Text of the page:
Sputnik: If stakes are cut, won’t those addicted to gambling just move their addiction onto the online sphere?

    Carolyn Downs: Unfortunately, actually, we need a proper package of measures, because what will happen is that a number of problem gamblers will already be gambling online, which is available 24/7. In fact, other people who are not currently gambling online may, rather than going to seek help, may just transfer their gambling habit to online gambling.

    Sputnik: Online gambling is perhaps even more difficult to control- and often the advertisements are made to be attractive to children. What could be done here, and how much of an issue is this?

    Carolyn Downs: So I have a four year old grandson, and my daughter has an iPad. She downloads educational games onto the iPad for the child. He came along a few weeks ago and said "Mummy, can we download this game that has come up please?"  Luckily, she actually properly had a look at it, because, although it had very attractive cartoon characters running around the screen, and looked like it was suitable for four-year-olds, it was actually a gambling game. She contacted Apple about this, to make a complaint that a children's educational game had gambling advertising on it, and they wouldn't do anything. You multiply that by all the children in country seeing these adverts that are designed to appeal to children. They've got cartoon characters. A lot of the games actually are not illegal in the first instance for children to access, because they don't gamble with real money, they gamble with a virtual currency. Now that's not regulated at all, in any way, shape or form. And yet, all of the data that we have, from many years of research, shows that if children become habitual gamblers at a young age, they are very likely in later life to become problem gamblers with a serious addiction. We know that from years of research in the UK, but even more so in America, Australia, Canada and New Zealand. And we're doing nothing about it at all. We don't even have any research in the UK, on the effect of gambling advertisements on children's gambling behaviours.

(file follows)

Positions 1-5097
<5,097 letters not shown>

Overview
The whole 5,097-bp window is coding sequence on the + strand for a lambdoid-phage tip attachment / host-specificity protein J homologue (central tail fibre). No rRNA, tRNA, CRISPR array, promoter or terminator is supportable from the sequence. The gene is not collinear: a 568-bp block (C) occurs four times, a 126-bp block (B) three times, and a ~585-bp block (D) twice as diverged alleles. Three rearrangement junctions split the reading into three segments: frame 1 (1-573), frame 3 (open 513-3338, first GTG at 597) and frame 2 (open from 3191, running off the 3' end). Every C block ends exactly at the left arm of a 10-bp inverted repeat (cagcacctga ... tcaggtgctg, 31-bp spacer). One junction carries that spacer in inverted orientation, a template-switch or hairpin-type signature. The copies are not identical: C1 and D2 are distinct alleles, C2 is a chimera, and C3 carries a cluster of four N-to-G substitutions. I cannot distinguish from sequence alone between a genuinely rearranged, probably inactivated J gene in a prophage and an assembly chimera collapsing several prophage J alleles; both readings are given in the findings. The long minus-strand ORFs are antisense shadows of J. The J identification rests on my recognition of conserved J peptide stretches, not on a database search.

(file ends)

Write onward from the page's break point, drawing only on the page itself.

Sputnik: Is there anything the public should know before you go?

    Carolyn Downs: I do think that the public should be aware that gambling is fun, and it makes a nice night out, but they should be aware that for some people it is very dangerous, and that gambling is an invisible addiction and it's very difficult to spot when your family member has an addiction to gambling, but they should be aware. If they have got a family member, perhaps always wanting to borrow money, or often going off to play on their computer and you don't know what they are doing. Ask some questions, find out, and try and get that person some help from Gamble Aware, or GamCare, who so provide a very good service. Unfortunately it is insufficiently funded.

    The views expressed in this article are solely those of the speaker and do not necessarily reflect the official position of Sputnik.